Sunday, February 19, 2006

When something easy becomes something hard...

I don't know exactly what day it happened, or even the month, but at some point in time some evil, sinister thing happened to the Internet. This thing, worse than a virus, is one that has transformed the Internet and its wonderful access to limitless volumes of information into an arcane mess of perpetual indirection, mandatory registration, clunky interfaces, and unwanted content.

Despite the fact that I've made my living at the heart of the so-called information revolution, I have no use for the extraneous fluff that has made complicated what was originally the so simple. Searches on Microsoft's Developer Network for simple debugging or language information renders list upon list of garbage on technology whitepapers, details on future products, and links to broken pages. A simple desire to find the score of a basketball game on ESPN's website leads you through a dizzying array of menus, submenus, javascript errors, overwrought Shockwave presentations, and pictures before you get close to anything resembling anything as simple as a score. Even the sports crawl on ESPN itself can't be happy with just delivering scores; it's compelled to give pointless, inane in-game statistics for each game; pitchers; at-bats, points, rbi's, baskets, pets, hobbies. Most infuriating of all is the trend of some websites (ESPN comes to mind) to push some idiotic canned videos to your browser without even the courtesy of a request for permission.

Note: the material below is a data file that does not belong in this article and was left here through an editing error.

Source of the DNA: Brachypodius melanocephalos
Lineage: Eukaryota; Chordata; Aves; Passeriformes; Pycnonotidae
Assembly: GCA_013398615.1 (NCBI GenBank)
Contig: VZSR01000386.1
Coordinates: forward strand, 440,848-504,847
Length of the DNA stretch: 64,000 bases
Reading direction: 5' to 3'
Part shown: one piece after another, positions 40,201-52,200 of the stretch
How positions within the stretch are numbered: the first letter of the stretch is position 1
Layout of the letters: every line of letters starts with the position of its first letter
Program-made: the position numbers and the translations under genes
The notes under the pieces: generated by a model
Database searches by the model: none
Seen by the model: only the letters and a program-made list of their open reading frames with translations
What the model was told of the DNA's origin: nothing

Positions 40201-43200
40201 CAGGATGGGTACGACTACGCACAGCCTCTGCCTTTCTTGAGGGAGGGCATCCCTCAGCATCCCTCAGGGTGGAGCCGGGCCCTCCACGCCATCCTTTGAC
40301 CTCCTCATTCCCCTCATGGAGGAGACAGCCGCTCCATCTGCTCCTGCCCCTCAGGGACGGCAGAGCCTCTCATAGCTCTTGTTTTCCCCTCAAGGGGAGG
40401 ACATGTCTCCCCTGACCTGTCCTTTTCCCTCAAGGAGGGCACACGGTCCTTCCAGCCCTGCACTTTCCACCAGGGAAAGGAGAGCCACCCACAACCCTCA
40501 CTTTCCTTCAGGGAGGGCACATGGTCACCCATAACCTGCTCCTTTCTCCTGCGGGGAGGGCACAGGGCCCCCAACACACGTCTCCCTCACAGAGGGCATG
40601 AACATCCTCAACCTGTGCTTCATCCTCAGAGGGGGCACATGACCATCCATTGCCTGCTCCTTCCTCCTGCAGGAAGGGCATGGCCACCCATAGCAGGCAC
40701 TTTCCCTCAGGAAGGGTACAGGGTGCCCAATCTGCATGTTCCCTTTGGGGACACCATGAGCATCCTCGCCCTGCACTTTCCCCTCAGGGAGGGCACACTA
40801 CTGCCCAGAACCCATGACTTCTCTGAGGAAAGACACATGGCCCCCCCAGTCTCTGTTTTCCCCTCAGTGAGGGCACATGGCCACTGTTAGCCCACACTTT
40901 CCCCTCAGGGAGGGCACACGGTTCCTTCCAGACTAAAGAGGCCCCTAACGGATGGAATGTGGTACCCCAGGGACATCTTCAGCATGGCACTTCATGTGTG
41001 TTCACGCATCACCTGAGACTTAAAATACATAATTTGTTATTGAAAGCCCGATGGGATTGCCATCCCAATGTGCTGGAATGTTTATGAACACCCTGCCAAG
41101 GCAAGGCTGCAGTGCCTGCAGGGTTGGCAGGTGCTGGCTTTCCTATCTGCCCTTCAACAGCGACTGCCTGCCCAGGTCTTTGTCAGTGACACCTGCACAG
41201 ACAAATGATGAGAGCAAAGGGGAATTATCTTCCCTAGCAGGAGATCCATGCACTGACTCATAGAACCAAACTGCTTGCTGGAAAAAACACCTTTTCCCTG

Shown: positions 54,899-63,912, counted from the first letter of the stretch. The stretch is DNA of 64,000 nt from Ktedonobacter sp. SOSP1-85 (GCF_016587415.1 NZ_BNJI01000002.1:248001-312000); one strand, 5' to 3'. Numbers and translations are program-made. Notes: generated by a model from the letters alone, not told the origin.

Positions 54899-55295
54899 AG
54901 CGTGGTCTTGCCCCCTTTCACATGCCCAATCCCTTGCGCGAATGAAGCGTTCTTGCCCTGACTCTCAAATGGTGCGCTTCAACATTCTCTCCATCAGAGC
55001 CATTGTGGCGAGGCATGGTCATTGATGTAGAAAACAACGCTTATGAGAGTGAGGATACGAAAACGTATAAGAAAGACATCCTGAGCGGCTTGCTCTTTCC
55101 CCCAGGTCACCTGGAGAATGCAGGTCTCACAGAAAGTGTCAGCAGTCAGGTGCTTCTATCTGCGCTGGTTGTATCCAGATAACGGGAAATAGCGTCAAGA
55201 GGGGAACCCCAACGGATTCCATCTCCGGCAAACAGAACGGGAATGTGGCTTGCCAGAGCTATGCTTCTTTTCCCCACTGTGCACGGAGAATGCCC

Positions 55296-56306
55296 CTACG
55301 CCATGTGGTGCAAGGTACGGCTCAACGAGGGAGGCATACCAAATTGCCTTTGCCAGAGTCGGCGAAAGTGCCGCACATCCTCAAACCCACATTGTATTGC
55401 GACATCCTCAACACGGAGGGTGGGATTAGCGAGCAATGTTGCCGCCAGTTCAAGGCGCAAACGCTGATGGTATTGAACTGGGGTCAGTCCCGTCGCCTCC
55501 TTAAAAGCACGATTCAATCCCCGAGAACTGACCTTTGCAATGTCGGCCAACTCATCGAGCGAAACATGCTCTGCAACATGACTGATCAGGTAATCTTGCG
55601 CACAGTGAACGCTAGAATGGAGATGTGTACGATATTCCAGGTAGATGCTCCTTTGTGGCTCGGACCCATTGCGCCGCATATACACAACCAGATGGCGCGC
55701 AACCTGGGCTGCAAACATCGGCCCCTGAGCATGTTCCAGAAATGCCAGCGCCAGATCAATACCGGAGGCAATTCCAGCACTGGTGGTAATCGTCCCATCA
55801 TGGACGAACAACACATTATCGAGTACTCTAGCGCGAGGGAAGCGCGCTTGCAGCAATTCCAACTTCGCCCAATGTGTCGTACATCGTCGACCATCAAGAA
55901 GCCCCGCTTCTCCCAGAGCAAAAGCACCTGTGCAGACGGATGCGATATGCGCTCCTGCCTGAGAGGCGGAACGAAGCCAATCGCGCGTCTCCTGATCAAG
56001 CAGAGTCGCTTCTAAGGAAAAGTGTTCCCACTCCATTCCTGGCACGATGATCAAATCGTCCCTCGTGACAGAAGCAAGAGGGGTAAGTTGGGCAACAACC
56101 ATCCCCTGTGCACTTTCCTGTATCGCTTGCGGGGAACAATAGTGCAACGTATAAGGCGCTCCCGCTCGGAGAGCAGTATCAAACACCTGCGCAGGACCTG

And, if nothing else, that's a practice that's got to stop.

I'm a pretty simple person. I love the simple and efficient interfaces on www.dictionary.com and www.whitepages.com, where you provide a simple piece of information, and get simple information back. I have no doubt that, one day, even these models of simplicity will eventually be wrapped in "helpful" "value-added" features that will turn them into useless constipations of technology, a vague memory of how things should have been before someone decided they need to be "cooler."

If I were involved in marketing, I'd wonder if anyone even tried to find out what customers want in websites from places like ESPN or their local TV station. I think an entirely separate group of media junkies is selling another group of media junkies that all this extraneous garbage being poured onto every website in the world is something we, the users, actually want, without bothering to ask us.

Am I wrong? Do you like the convoluted interfaces of ESPN or FoxSports? Or do you appreciate the simplicity of websites like www.dictionary.com that allow you to control the agenda? Moreover, do you like ESPN shoving its video content down your browser's throat?

Let me know what you think. I think I already know the answer; but, unlike ESPN and their contemporaries, I'm going to ask you what you think first.

-David

2 comments:

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Anonymous said...

Haha, I think you're a whiney little bitch and if you don't like it then don't go to the page. You act like an ESPN rep came to your house and forced you onto the page. Simply put, if you don't like the way the present their media then find another source.